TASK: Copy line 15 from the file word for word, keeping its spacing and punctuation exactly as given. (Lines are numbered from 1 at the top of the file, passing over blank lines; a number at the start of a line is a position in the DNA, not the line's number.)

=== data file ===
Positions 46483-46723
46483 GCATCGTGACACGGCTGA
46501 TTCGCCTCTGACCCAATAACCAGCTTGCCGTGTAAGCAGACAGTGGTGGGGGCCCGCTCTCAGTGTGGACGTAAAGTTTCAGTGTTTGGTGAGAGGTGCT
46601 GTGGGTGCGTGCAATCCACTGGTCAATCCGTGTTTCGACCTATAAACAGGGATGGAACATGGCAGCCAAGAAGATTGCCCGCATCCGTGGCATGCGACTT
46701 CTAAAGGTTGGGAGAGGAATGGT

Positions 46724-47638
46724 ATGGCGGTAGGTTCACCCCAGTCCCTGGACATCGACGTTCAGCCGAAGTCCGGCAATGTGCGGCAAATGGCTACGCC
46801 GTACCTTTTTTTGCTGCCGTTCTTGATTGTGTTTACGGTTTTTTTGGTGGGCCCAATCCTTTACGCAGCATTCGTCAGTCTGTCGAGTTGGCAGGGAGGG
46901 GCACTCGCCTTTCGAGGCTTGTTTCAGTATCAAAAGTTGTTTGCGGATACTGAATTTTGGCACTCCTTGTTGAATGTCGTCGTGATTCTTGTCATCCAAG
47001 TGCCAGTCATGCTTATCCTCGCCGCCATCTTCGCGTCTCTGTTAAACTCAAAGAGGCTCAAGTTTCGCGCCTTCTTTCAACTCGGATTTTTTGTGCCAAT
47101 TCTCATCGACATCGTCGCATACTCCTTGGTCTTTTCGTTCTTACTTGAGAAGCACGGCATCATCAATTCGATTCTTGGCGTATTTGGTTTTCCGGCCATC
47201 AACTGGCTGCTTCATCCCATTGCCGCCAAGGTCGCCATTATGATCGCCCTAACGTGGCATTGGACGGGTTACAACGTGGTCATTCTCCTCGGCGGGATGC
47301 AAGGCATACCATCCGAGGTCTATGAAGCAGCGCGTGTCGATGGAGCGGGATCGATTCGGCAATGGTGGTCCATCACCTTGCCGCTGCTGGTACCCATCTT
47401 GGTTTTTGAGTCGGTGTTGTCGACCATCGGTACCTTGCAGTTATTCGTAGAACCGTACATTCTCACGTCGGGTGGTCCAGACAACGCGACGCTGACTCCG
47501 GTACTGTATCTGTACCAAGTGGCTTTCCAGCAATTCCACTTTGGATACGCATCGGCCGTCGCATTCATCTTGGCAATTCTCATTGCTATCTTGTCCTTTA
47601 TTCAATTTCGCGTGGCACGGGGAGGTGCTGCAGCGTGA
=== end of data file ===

47501 GTACTGTATCTGTACCAAGTGGCTTTCCAGCAATTCCACTTTGGATACGCATCGGCCGTCGCATTCATCTTGGCAATTCTCATTGCTATCTTGTCCTTTA